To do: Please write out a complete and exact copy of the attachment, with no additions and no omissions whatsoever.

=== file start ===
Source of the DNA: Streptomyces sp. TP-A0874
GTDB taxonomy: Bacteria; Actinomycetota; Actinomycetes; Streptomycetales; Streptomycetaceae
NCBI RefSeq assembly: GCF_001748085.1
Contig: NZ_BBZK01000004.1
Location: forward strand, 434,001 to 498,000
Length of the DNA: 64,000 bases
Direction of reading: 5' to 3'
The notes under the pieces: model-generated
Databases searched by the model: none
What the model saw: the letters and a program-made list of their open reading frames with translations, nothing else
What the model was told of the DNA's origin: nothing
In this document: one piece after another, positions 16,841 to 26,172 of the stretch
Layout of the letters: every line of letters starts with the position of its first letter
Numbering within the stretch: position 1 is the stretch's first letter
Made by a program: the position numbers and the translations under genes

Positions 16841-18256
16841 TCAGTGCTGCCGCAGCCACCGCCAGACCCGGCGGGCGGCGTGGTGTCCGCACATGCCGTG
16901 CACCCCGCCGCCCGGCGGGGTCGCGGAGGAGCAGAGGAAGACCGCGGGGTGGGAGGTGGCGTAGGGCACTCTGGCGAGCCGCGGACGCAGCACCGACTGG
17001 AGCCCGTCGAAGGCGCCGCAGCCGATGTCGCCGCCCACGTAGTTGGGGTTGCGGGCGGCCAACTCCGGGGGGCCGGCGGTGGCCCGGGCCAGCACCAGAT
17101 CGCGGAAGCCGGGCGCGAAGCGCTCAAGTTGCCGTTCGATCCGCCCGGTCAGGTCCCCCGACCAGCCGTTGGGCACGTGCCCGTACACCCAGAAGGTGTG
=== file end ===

Source of the DNA: Streptomyces sp. TP-A0874
GTDB taxonomy: Bacteria; Actinomycetota; Actinomycetes; Streptomycetales; Streptomycetaceae
NCBI RefSeq assembly: GCF_001748085.1
Contig: NZ_BBZK01000004.1
Location: forward strand, 434,001 to 498,000
Length of the DNA: 64,000 bases
Direction of reading: 5' to 3'
The notes under the pieces: model-generated
Databases searched by the model: none
What the model saw: the letters and a program-made list of their open reading frames with translations, nothing else
What the model was told of the DNA's origin: nothing
In this document: one piece after another, positions 16,841 to 26,172 of the stretch
Layout of the letters: every line of letters starts with the position of its first letter
Numbering within the stretch: position 1 is the stretch's first letter
Made by a program: the position numbers and the translations under genes

Positions 16841-18256
16841 TCAGTGCTGCCGCAGCCACCGCCAGACCCGGCGGGCGGCGTGGTGTCCGCACATGCCGTG
16901 CACCCCGCCGCCCGGCGGGGTCGCGGAGGAGCAGAGGAAGACCGCGGGGTGGGAGGTGGCGTAGGGCACTCTGGCGAGCCGCGGACGCAGCACCGACTGG
17001 AGCCCGTCGAAGGCGCCGCAGCCGATGTCGCCGCCCACGTAGTTGGGGTTGCGGGCGGCCAACTCCGGGGGGCCGGCGGTGGCCCGGGCCAGCACCAGAT
17101 CGCGGAAGCCGGGCGCGAAGCGCTCAAGTTGCCGTTCGATCCGCCCGGTCAGGTCCCCCGACCAGCCGTTGGGCACGTGCCCGTACACCCAGAAGGTGTG